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Home / Reviews / Profile Design Sonic Ergo 39A review

Profile Design Sonic Ergo 39A review

In the market for some clip-on aerobars to help transform your bike leg? We test the Profile Design Sonic Ergo 39A to see if it's fit for purpose...

Profile Design Sonic Ergo 39a
Credit: Jack Sexty

Promising ‘100 distinct position options’ via the armrests and 1,500 configurations with the additional riser kit, Profile Design’s Sonic Ergo 39A is a versatile offering for those looking to dial in a great fit and elevate their tri bar set-up to the next level on a sensible budget.

The aluminium 39A is one of many different bar shapes and sizes you can pair with the Sonic bracket and Ergo armrests, and this one has a 39° upwards tilt.

There are markings to accurately set the fore/aft position, and if you want to use them on a triathlon bike there are cable guides to accommodate shifters.

How we tested

When reviewing the best clip-on aerobars, we set up the bars ourselves using our own bikes. Each set of bars then gets put through multiple test rides of varying distances. While doing so, we analyse performance based on criteria including how easy the bars are to set up, how adjustable they are, comfort, value for money and weight.

Ease of setup

Profile Design Sonic Ergo 39a setup
Credit: Jack Sexty

Fitting was simple on my road bike, and I’m a big fan of how many different bolt holes you get on the armrests to achieve the best fit.

Having your elbows and forearms squeezed too narrow or spread too wide because your set-up won’t allow for the necessary adjustments is irritating, so the number of options increases the chances you can find the perfect set-up and ride through your bike leg comfortably.

The total weight for the bracket, armrests and bars is 564g.

The extensions are lengthy, so if you have a short reach you may want to cut them down to size to avoid your legs knocking against them.

Ride feel

In terms of how they feel on the bike, I had no issues and really got on with the 39A shape. The subtle upward curve allows you to grip the bar nicely, and for short races I wouldn’t feel the need to add bar tape.

As an example of how Profile’s modular aerobar system can be upgraded, I was also sent the Race Plus Armrest Kit (£54.99) and the 43ASC 340 Carbon aerobar extensions (£299.99) to play with.

The armrest kit offers a larger, deeper contact patch, and is more comfortable in my opinion, so if you’re struggling to get on with the standard armrests and/or are targeting longer races, it’s well worth considering.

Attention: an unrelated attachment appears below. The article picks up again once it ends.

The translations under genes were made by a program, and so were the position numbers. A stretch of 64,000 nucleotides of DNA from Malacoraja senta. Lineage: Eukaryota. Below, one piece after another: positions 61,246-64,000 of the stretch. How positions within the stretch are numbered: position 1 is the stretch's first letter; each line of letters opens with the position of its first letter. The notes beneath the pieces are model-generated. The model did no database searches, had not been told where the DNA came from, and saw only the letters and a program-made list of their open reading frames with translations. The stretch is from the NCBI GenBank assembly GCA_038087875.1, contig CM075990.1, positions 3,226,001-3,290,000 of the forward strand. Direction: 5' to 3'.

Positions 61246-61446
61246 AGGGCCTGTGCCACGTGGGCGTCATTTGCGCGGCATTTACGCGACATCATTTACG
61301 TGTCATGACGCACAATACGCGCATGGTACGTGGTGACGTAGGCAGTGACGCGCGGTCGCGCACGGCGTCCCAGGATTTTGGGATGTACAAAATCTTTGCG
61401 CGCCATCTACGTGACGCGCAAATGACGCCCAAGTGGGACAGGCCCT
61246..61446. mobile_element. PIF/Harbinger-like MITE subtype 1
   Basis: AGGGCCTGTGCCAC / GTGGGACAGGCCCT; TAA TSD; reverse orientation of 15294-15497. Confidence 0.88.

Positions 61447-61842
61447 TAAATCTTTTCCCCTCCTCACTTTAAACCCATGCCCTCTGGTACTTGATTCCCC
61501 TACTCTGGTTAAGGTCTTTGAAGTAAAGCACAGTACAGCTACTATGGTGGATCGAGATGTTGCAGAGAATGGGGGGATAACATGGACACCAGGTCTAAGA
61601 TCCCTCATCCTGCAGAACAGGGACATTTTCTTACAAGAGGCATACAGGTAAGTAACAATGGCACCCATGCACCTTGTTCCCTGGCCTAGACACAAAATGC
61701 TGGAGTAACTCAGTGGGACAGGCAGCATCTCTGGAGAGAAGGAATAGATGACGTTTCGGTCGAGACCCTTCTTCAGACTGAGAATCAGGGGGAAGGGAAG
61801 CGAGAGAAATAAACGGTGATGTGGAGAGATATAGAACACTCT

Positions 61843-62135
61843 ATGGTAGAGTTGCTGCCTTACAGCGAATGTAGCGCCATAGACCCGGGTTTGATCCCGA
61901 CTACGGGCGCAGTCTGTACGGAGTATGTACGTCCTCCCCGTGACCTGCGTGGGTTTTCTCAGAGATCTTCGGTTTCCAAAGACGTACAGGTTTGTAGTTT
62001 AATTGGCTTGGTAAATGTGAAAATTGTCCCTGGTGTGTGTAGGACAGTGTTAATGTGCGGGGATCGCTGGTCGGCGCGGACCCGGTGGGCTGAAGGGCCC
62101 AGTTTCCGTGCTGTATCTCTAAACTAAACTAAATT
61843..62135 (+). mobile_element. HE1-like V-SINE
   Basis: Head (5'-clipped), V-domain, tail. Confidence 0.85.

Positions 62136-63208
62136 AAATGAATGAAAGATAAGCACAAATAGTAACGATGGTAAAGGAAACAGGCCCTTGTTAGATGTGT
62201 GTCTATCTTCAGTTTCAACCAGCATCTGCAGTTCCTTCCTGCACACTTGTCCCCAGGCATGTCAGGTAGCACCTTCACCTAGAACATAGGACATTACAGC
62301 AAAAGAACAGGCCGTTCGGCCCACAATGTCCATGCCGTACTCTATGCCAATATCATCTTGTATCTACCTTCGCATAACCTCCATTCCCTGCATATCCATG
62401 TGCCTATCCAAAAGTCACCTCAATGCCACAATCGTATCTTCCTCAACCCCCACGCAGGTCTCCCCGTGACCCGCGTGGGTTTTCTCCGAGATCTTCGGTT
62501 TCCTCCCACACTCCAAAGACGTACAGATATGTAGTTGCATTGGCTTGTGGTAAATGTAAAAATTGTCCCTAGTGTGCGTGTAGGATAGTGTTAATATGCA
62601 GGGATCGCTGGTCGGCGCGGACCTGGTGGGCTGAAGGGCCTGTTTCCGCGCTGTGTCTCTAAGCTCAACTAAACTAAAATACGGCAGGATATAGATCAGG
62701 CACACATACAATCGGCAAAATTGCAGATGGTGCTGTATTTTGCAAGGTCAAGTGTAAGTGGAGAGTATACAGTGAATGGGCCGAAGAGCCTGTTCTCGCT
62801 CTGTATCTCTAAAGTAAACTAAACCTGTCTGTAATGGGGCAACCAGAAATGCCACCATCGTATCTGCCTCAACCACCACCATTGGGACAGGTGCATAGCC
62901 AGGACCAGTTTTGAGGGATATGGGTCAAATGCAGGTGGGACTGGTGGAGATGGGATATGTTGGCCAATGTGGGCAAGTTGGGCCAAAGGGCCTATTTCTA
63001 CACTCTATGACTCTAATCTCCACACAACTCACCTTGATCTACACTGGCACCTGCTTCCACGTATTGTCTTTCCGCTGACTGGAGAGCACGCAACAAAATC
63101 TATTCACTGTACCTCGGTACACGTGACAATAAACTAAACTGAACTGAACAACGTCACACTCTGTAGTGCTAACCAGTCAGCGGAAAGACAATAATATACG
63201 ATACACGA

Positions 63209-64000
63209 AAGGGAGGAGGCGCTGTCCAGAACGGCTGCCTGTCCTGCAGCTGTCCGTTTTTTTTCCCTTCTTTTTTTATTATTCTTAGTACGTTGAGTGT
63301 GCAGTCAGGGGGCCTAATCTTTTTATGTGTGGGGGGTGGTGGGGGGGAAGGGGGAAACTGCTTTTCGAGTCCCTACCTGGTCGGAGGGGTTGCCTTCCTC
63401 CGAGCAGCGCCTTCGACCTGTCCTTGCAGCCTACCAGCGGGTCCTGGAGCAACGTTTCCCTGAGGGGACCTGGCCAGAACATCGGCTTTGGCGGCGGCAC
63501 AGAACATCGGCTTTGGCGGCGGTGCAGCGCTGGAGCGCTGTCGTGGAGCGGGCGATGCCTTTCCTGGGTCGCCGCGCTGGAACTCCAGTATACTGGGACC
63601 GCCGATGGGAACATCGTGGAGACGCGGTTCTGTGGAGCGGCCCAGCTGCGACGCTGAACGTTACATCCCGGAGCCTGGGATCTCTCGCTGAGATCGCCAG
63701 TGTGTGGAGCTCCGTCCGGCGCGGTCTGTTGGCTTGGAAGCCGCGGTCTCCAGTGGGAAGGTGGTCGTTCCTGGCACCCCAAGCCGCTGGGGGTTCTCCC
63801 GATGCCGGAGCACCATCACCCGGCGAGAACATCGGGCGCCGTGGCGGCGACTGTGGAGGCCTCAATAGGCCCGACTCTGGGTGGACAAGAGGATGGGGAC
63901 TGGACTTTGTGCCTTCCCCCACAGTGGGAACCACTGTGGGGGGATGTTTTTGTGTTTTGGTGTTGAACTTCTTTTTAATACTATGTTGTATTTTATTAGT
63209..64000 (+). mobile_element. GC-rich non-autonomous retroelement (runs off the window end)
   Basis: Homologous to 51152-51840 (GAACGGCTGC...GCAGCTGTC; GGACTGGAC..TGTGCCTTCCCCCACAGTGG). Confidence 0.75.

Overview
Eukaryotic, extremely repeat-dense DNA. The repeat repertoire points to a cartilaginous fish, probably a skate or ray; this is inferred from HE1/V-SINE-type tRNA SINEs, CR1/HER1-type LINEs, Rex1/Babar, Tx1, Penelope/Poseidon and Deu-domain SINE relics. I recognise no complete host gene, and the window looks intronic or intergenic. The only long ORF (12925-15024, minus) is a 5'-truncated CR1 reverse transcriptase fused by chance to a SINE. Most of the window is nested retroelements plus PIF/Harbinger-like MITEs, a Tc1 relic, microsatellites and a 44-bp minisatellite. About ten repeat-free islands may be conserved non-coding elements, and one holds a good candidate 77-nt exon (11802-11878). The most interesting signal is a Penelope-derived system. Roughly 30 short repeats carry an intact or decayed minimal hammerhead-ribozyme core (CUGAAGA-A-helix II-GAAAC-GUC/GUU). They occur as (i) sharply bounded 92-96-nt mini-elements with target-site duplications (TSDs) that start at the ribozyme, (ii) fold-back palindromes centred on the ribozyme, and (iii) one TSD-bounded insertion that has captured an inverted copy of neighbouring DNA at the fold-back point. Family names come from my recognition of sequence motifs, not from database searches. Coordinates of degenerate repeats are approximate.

I was already familiar with the carbon extensions, as they were included on the excellent Cube C:68X I reviewed recently.

Profile Design Sonic Ergo 39a

As the price suggests they are indeed an upgrade on Profile’s alloy extensions, with a flattened section in the middle to add more forearm support, slightly wider bar ends for improved grip and guides for routing cables.

In my opinion, I think this is one upgrade too many for road bikes and they’re much more at home on a dedicated triathlon rig.

A more cost-effective upgrade is Profile’s Riser Kit (£39.99) to adjust the stack of your clip-ons for the ideal position. Risers are included in the aerobars sets from Vision and Deda that we also reviewed recently, though the Sonic Ergo is more affordable.

The bottom line

In summary, the Sonic Ergo clip-on set as it comes is functional, highly adjustable and good value, with plenty of scope to upgrade.

It’s an ideal in-between if you want more than simple bar extensions and want to dial in a better fit, or if you’re starting your triathlon journey and anticipate taking it up a level in future.

For more choice, see our list of the best clip-on aerobars.

220 Triathlon verdict

Profile Design’s Sonic Ergo 39A are versatile, good-value clip-on aerobars that are ripe for upgrading. Score: 86%


  • Decent value
  • Exemplary adjustability


  • Extensions may be too long for some
  • Upgrades can be costly

Profile Design Sonic Ergo 39A specs

Available from:Freewheel
Extensions length:400mm
Extension angle:39°
Profile image of Jack Sexty Jack Sexty Editor at road.cc


Former 220 staff writer Jack Sexty is now editor at Road.cc. Jack has raced everything up to Ironman distance, is a sub-2hr Olympic-distance athlete and has represented GB at the ITU World AG Champs on several occasions. He's also a regular kit tester on the pages of 220 and holds two world records for pogo jumping – Longest distance pogo stick jumping in 24 hours and Most consecutive jumps on a pogo stick.